According to the Köppen-Geiger world climate classification, the climate of the Republic of Djibouti is defined as a hot desert (BWh) . Hot conditions prevail year-round with monthly average temperatures ranging from 25.4°C in January to 36.8°C in July, while rainfall are very scarce all year-long with monthly total precipitation below 10 mm from May to August and between 10 and 28 mm the rest of the year (Figure 2). As in many arid regions, annual rainfall is significantly irregular and extreme rainfall can be observed in a number of years . We use here meteorological data from the unique synoptic station of the country, Djibouti airport, located south of the capital city of Djibouti City (Figure 1).
2. Data and Methods
For the analysis of recent trends of extreme precipitation and temperatures, data were made available for the synoptic station of Djibouti City (Lat: 11.55° N; Long: 43.15° E; altitude: 13 m asl, WMO station code: 63125) located near the International Airport of Djibouti from the “Agence Nationale de la Météorologie (ANM) de Djibouti.” The airport is located outside and south of the capital city. The database includes daily precipitation data from January 1980 to December 2011 and maximum, minimum, and mean daily temperatures from January 1966 to December 2011. There were no missing data, so the database can be used for trend analysis .
2.2. Extreme Rainfall Indices
In this study, 12 rainfall indices were calculated over the January to December period and are listed in Table 1. These are the annual total precipitation (PTOT), the annual total of wet days (with daily rainfall ≥1 mm, Rd), the simple day intensity index (SDII) that was calculated as the average rainfall from wet days, the annual maximum rainfall recorded during 1 day (Rx1d), and the number of heavy precipitation (rainfall ≥10 mm, R10 mm) and very heavy precipitation (rainfall ≥20 mm, R20 mm) days. Other six indices are based on the 95th and 99th percentiles which define a very wet day and an extreme rainfall event, respectively [7–13]. These percentile values were calculated from daily rainfall data over the 1981–2010 period. For the station of Djibouti City, the thresholds calculated from percentiles are 46.9 mm and 108.1 mm to define a very wet day and an extreme rainfall event, respectively. Based on these percentiles, two extreme precipitation indices were chosen. Very wet day and extreme rainfall frequency are based on the annual count of days when rainfall ≥95th and 99th percentiles of 1981–2010 (R95p and R99p). Very wet day and extreme rainfall intensity correspond to the annual total precipitation recorded from days when rainfall ≥95th and 99th percentiles of 1981–2010 (R95pSUM and R99pSUM) and give an indication on the rain received from very wet or extreme rainfall. Very wet day and extreme rainfall proportion are the percentage of the annual total precipitation recorded from days when rainfall ≥95th and 99th percentiles of 1981–2010 (R95pTOT and R99pTOT) and measure how much total rain comes from very wet or extreme events.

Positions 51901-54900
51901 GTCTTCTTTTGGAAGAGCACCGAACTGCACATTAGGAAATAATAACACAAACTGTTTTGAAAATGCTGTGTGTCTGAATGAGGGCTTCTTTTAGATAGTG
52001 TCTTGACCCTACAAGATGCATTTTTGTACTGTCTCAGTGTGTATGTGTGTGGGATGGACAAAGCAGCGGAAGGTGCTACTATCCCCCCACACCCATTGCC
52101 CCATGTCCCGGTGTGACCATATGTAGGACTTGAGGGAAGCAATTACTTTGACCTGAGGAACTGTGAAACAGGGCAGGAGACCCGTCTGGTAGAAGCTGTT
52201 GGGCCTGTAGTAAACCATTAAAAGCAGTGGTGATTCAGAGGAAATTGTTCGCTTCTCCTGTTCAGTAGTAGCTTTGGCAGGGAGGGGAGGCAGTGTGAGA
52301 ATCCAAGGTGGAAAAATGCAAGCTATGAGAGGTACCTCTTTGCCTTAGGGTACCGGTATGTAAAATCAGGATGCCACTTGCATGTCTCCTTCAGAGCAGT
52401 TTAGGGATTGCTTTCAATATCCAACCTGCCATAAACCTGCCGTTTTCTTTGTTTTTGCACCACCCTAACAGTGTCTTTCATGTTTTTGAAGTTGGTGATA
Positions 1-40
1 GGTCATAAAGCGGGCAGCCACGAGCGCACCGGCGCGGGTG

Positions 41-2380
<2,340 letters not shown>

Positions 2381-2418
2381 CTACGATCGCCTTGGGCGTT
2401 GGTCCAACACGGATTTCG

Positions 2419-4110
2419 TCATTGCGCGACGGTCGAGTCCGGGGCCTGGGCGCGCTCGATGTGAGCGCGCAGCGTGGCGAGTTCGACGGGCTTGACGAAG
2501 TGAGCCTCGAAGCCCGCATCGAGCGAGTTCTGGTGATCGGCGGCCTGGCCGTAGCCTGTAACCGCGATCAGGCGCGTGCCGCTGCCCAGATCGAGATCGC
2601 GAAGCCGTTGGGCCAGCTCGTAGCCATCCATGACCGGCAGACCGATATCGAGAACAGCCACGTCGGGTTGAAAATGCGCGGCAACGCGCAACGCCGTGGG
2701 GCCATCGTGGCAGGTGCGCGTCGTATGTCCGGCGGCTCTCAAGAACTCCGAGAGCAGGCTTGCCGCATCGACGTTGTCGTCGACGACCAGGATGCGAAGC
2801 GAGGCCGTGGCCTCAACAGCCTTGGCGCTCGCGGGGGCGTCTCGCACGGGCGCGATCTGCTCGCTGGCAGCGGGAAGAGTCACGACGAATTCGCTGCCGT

2.3. Extreme Temperature Indices
The analysis of minimum, maximum, and mean temperatures is based on 11 indices calculated over the January to December period (Table 1). Three of them are based on the annual average value of daily minimum, maximum, and mean temperatures (ATN, ATX, and ATM) in order to analyse the global trends in temperatures. All other indices are based on the 1st, 5th, 95th, and 99th percentiles which define “extremely cool,” “cool,” “warm,” and “extremely warm” nights (using ) and days (using ), respectively, (adapted from [10–13]). These percentile values were calculated from daily rainfall data over the 1971–2000 period. Threshold temperature values calculated from percentiles are presented in Table 1. In Djibouti, an extremely cool night is characterized by minimum temperatures ≤8.6°C while an extremely warm day is defined when maximum temperatures are ≥45.0°C.